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7 Hacks for Quicker Injury Recovery

As a competitive soccer player, I’ve struggled with my fair share of injuries. Hip surgery sidelined me at age 21 and recent events have made it hard to stay active. After straining some muscle or connective tissue during a Brazilian jiujitsu take down, I waited a month in recovery mode. Shortly before visiting a highly regarded physical therapist in Austin, Texas, I managed to severely tear many ligaments in my ankle.

When people say “whatever doesn’t kill you makes you stronger,” my experience says they aren’t discussing the physical injury; the mental challenge may become easier to handle. The injuries will most likely stay with you forever, but there are some ways to mitigate the long-term effects and recuperate quicker.

Using some of these lifestyle hacks, you can improve your injury recovery process and hopefully prevent long-term stiffness that keeps you from being active. First, I’ll explain a few basic principles and lifestyle improvements that are for beginners; towards the end I’ll delve into more interesting biohacking methods.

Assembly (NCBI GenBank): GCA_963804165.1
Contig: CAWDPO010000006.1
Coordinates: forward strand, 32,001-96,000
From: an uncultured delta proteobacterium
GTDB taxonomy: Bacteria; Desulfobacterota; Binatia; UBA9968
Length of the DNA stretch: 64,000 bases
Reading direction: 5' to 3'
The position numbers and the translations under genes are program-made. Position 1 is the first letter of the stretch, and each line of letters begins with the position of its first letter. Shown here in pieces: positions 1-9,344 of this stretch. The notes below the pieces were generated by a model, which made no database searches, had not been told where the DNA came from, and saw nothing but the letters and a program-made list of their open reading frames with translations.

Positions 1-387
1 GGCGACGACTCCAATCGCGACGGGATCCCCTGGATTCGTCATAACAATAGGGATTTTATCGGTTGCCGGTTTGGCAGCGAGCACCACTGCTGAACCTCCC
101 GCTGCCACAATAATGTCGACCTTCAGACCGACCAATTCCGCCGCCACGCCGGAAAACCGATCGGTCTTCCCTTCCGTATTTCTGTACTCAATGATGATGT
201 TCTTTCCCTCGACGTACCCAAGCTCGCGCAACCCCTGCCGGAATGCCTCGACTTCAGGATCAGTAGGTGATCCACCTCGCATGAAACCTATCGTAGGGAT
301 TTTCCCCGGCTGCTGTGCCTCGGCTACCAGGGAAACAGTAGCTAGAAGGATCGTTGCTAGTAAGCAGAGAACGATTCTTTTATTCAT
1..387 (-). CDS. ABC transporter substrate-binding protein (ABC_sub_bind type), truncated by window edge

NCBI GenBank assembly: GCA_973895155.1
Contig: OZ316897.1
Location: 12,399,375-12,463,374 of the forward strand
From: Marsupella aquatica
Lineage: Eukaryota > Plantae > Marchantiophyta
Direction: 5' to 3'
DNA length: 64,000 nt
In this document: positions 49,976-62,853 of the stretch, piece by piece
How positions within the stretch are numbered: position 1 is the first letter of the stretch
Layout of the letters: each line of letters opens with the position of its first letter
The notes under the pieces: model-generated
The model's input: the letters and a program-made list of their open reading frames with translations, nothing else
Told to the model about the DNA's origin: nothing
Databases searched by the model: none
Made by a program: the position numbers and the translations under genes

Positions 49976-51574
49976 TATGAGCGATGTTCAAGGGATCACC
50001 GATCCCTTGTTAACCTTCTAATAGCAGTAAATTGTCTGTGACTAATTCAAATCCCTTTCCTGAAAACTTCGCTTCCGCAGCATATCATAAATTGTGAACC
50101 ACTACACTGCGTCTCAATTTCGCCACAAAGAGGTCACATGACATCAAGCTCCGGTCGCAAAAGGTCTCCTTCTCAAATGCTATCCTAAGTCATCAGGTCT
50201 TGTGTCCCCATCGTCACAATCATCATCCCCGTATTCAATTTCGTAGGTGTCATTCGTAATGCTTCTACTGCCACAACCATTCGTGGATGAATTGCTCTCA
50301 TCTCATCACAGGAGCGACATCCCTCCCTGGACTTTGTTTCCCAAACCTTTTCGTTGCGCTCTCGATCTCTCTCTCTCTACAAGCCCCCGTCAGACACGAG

Improving Recovery and Removing Obstacles

Micronutrients

Your body always needs a healthy dose of micronutrients, but that could not be more true than when you are struggling with an injury. Vitamins and minerals are needed for every repair function and you might be deficient in many necessary ones. My micronutrient experiment showed a propensity for vitamin D deficiency (important for bone health) among many others.

Look up the nutrients involved with your particular injury / part of the body and see whether you can add more into your diet, include in green juice, or find a bioavailable supplement that can help to boost your levels in time of need.

Sugar

Anyone who has read my ebook Brain Hacking 101 knows that sugar is overdone in modern society. It isn’t inherently a bad thing, but economic abundance has made it easy to consume too much. The Loma Linda University study reviewing neutrophils is often cited as evidence that sugar depresses the immune system. At the very least, sugar will promote inflammation in doses considered relatively low by modern standards. The immune system benefits of cold showers do not

I’m not a proponent of cutting out all fruit or sugar, but ensuring less consumption during recovery phase will allow your immune system to focus on the injury at hand. There is no reason to add to your body’s burden through added sugar. Given how easy it would be for people (including me) to emotionally eat sweats when injured, it is imperative to keep this one in check!